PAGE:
The exhibition was organized by the Dallas Museum of Art. Air transportation was provided by American Airlines.
Dallas Museum of Art
The Dallas Museum of Art opens up its archives to present a special exhibition celebrating the completion of the Arts District, which began just over 25 years ago when the DMA moved to Harwood Street from Fair Park. Archival images, ephemera, and media clips illustrating the establishment and growth of the Dallas Arts District will be on view this fall in the Museum's first floor Concourse. The growth of the Museum - both in the size of the collections and in its expanded programming - will be presented chronologically, along with an Arts District "time line" showing the arrival of the other cultural institutions, culminating with the October opening of Dallas's new AT&T Performing Arts Center.
In the late 1970s, after the first in a series of successful bond elections, City of Dallas planners joined Museum leaders and a consortium of nonprofit management groups and formed the foundation of the Dallas Arts District. In 1984, the Dallas Museum of Art became the first cultural institution to move downtown, joining the Belo Mansion, Cathedral Shrine of the Virgin of Guadalupe, St. Paul United Methodist Church and Booker T. Washington High School for the Performing and Visual Arts. Additional performing and visual arts members followed, establishing their homes in the 68-acre, 19-block neighborhood that is the Dallas Arts District.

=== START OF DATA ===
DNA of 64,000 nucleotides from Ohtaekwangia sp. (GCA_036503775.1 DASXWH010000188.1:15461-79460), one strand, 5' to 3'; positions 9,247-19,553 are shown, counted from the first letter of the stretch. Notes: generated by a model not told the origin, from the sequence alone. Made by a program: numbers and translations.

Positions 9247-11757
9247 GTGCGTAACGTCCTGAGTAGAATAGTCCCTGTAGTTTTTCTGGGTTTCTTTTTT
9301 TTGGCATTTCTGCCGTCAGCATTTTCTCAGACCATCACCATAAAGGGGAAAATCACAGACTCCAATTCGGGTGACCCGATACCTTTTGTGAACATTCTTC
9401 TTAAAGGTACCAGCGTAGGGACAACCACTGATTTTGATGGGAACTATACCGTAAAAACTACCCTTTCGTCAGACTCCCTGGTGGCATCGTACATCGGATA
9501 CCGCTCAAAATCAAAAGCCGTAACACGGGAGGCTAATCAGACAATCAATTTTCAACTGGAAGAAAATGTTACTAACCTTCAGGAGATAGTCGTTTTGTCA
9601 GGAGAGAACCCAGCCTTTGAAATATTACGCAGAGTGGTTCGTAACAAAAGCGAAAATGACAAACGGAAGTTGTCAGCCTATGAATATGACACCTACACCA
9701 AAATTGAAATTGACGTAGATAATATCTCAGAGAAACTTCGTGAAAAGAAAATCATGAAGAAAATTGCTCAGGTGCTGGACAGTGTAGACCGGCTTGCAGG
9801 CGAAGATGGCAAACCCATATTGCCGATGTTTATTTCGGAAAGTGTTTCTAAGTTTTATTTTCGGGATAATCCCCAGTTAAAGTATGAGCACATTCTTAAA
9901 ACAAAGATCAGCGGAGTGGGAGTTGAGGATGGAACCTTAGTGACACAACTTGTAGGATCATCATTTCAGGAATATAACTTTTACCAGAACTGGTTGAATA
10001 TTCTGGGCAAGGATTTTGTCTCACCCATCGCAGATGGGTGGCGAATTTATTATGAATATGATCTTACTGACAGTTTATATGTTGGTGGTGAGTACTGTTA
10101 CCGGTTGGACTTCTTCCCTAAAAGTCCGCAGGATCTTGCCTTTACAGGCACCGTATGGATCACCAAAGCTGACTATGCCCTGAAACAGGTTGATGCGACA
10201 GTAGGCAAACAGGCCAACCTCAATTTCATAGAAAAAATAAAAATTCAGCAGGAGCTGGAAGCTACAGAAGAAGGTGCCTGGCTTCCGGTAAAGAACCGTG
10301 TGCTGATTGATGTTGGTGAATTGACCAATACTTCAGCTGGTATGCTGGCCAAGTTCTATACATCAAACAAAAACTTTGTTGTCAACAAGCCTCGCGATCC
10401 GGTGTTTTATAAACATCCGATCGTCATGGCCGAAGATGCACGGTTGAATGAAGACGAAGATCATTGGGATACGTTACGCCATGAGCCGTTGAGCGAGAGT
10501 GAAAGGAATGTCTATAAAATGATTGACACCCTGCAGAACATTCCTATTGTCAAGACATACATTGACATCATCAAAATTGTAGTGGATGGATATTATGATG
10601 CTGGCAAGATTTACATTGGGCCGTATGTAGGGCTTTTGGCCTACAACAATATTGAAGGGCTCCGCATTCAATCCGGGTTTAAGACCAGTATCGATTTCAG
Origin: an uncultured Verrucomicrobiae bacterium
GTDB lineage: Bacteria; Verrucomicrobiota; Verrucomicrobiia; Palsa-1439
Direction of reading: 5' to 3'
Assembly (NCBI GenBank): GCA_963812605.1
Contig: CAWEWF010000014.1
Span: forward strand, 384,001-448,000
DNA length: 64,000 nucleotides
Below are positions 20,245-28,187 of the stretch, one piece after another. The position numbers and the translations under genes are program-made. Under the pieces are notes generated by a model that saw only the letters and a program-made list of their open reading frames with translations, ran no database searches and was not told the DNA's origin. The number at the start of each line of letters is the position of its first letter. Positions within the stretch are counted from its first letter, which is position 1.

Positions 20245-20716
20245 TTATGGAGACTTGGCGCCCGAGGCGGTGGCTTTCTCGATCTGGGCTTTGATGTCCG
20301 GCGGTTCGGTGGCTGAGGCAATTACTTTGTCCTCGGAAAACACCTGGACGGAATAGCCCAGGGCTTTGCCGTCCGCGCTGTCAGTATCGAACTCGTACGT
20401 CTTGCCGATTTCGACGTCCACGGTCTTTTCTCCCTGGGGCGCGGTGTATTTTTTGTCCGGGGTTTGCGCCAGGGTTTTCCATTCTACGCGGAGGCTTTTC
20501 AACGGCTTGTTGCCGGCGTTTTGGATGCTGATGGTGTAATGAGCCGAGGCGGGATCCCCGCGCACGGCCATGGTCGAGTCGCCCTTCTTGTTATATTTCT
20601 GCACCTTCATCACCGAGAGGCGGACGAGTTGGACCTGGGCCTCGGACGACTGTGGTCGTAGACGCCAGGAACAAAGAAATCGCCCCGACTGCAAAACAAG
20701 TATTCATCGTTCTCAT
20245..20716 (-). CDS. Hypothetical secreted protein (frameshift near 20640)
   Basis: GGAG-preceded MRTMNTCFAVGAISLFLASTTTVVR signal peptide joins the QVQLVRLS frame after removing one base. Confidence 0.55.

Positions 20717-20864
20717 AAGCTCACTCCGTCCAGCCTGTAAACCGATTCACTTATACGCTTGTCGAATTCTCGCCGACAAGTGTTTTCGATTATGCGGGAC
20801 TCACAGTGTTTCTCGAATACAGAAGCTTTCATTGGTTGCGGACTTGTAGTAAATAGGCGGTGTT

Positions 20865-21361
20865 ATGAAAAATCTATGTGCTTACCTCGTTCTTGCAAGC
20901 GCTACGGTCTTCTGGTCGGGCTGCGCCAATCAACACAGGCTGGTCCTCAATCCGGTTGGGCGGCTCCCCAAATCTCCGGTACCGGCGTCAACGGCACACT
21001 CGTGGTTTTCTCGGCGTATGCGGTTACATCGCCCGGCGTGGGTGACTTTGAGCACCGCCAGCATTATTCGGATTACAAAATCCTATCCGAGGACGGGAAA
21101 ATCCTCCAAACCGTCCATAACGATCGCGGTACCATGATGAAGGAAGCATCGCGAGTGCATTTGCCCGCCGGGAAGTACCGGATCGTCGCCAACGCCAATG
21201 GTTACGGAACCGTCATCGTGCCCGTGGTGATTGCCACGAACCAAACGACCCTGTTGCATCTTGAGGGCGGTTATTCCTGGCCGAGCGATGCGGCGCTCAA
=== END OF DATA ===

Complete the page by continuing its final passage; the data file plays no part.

To provide visitors with a framework in which to place each Arts District "resident," A Dream Come True will include architectural renderings, construction-in-progress still and video photography, footage of media interviews, and opening-day documentation. A Dream Come True is organized by the Dallas Museum of Art and curated by Jacqueline Allen, The Mildred R. and Frederick M. Mayer Director of Libraries and Imaging Services.
The Dallas Museum of Art is supported, in part, by the generosity of DMA Members and donors, the citizens of Dallas through the City of Dallas Office of Cultural Affairs, and the Texas Commission on the Arts.